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Kindness is Contagious: Kindness rewrites people's stories

FARGO -- We never really know what someone’s going through, do we?

The clerk at the grocery store who stands on her feet all day and then goes home to take care of an ailing parent. The teacher who pours lessons of kindness and sharing into beautiful little hearts and then realizes she’s been sharing her husband with another woman. The teen who spews anger and disrespect throughout the hallways of his school because his self-talk tells him he’s too stupid to learn.

We just never know someone’s backstory, which is why it’s so important to give people back a new story. We can react to people the way they react to us. We can play eye for an eye and spend our lives feeling resentful. We can assume people are out to get us when in reality we’re just the closest target.

That’s sort of how the world expects us to react. But what if instead of being offended every time someone gives us an attitude, we create a new story for their day?

My friend, Dawn, got into a car accident. She moved her eyes off the road to put her soda back in the holder and that was the exact moment the traffic stopped. She rear-ended the car in front of her and spent the next 45 minutes exchanging insurance and contact information.

This was a blow to Dawn. She doesn’t have any money for car repairs or an increase in insurance premiums. This was about to become a story of a day that went all wrong. Not long after the accident, Dawn got a card in the mail. It was from the guy she hit. Here’s what it said:

“Dawn, I’m the guy you crashed into on Monday. I just felt you needed a little help. Here’s some money to help with repairs to your car.” — Carl, Galatians 6:2.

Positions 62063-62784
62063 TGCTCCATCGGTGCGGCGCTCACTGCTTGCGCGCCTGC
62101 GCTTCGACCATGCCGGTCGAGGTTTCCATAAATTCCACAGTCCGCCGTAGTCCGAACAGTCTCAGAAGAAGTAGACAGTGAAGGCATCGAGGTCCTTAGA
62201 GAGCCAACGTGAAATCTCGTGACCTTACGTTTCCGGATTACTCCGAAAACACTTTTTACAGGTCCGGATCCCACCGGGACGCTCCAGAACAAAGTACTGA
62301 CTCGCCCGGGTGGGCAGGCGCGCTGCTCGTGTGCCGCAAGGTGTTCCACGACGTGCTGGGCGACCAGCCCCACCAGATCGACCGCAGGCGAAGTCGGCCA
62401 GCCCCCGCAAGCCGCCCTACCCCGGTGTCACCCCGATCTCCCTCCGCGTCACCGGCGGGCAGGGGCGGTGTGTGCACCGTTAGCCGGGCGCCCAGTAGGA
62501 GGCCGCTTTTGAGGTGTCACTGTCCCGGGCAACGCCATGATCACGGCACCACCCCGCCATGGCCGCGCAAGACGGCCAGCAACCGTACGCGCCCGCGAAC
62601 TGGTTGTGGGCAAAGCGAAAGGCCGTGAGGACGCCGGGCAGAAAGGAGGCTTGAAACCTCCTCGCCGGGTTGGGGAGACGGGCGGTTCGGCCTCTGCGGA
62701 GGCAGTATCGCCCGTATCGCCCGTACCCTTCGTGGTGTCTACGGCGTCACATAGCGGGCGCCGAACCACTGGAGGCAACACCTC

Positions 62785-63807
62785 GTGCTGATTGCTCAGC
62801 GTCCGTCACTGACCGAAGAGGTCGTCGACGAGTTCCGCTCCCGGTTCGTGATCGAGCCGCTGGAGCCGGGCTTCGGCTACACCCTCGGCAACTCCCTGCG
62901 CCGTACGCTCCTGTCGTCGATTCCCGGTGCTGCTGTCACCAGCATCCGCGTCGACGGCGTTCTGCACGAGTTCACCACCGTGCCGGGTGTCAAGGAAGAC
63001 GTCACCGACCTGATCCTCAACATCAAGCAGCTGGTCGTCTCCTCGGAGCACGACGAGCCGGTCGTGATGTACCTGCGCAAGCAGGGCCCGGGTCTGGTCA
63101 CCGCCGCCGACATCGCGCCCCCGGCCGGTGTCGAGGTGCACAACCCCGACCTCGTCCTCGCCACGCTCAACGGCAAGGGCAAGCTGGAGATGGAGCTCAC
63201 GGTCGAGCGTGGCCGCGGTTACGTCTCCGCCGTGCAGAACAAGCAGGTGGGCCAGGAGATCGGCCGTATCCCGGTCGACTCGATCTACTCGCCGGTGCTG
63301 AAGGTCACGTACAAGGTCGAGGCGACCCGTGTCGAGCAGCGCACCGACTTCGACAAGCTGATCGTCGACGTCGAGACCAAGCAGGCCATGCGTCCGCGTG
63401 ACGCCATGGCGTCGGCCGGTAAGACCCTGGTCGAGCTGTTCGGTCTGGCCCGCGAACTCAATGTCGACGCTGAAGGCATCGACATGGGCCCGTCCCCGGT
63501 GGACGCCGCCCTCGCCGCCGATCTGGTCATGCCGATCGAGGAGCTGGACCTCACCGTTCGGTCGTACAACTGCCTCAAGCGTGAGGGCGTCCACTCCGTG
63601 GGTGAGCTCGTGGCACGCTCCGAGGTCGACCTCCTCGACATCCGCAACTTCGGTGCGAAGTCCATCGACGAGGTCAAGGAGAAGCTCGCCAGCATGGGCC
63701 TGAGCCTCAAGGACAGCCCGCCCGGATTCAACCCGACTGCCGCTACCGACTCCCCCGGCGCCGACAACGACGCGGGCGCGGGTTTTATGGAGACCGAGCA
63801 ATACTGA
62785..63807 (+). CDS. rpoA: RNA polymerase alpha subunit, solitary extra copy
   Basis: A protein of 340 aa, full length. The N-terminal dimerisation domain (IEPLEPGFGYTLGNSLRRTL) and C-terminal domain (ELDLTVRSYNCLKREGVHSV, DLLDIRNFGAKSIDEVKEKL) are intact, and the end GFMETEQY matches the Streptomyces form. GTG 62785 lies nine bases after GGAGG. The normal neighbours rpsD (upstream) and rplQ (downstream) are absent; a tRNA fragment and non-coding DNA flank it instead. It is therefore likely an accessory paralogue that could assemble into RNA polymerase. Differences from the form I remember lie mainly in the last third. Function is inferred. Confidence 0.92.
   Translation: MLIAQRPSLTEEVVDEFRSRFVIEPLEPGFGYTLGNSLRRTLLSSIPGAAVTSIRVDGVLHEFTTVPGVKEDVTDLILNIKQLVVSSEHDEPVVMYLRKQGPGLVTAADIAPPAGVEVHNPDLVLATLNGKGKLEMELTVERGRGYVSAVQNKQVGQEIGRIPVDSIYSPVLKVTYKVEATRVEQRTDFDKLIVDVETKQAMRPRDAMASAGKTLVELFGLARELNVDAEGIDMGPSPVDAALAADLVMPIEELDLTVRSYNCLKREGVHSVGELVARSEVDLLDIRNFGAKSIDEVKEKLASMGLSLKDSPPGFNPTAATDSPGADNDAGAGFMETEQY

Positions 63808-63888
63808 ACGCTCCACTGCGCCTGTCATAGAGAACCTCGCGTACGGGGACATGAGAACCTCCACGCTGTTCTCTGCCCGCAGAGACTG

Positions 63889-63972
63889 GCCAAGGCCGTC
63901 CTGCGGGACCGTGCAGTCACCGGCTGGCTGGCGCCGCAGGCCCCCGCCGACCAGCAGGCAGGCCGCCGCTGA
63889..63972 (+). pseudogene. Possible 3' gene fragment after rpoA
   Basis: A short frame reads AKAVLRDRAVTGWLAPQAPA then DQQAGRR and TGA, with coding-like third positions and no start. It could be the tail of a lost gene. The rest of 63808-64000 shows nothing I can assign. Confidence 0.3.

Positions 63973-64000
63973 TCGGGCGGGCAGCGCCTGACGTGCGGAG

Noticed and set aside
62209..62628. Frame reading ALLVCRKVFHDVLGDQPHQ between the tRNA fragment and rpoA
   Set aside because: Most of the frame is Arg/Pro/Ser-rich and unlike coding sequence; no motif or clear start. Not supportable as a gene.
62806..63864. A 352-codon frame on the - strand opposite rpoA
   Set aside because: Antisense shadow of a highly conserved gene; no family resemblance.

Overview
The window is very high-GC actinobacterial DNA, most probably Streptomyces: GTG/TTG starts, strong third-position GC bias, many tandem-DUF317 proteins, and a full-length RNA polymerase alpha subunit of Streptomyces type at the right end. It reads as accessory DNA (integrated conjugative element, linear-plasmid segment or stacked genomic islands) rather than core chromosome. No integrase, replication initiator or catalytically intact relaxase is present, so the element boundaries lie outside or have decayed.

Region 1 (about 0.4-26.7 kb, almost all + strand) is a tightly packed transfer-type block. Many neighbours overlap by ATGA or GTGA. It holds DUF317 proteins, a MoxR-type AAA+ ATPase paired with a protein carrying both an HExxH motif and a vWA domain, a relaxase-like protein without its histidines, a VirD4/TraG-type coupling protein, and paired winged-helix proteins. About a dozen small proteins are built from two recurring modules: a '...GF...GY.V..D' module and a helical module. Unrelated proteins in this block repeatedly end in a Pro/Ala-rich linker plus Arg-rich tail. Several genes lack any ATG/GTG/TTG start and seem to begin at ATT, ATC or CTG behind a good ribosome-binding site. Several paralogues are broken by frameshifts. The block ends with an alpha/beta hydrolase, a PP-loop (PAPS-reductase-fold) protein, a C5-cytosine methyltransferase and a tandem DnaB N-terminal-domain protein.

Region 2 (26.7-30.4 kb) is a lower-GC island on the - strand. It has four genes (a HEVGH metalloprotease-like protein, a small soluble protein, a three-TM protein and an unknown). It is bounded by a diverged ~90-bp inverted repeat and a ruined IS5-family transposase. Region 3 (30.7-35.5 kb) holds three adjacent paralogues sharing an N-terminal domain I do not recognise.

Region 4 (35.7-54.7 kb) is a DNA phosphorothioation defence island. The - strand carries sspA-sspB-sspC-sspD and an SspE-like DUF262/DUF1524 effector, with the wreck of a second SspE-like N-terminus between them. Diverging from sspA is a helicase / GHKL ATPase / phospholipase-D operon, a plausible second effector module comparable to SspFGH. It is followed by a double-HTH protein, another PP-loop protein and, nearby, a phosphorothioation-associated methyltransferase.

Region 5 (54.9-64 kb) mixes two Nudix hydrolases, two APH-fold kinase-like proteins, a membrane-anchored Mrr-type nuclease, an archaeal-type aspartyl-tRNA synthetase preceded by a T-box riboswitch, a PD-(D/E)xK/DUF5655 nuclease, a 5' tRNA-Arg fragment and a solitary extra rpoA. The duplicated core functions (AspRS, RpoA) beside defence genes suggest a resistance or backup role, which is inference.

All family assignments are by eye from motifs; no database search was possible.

Carl enclosed a check for $500. Dawn was beside herself. She works at Arby’s and struggles to make ends meet, so this money was a great help. Dawn said even more important than the money was the way this man had restored her faith in humanity.

What Carl didn’t know is that Dawn is a recovering drug addict. She lost decades of her life and for a long time, a relationship with her children. She is clean now, and I’ve gotten to watch her miraculous recovery over the past four years. She is a beacon of hope for other people who are struggling with addiction.

Dawn says she reread the note and was curious about what Galatians 6:2 meant, so she found a Bible and looked it up. It says, “Carry each other’s burdens, and in this way you will fulfill the law of Christ.” (NIV)

Carl helped Dawn rewrite her story. He reminded her she’s not alone.

Whether big or small, when we lead with kindness, we create stories for ourselves and for others that are filled with happy endings.

Please continue to share your stories of kindness with me at info@nicolejphillips.com. Or send a letter to Kindness is Contagious c/o Nicole J. Phillips, The Forum, 101 5th St. N., Box 2020, Fargo, ND 58107.

Nicole J. Phillips, a former Fargo television anchor, is a speaker, author and host of The Kindness Podcast. She lives in Athens, Ohio, with her three children and her husband, Ohio University Men’s Head Basketball Coach Saul Phillips. You can visit Nicole at nicolejphillips.com.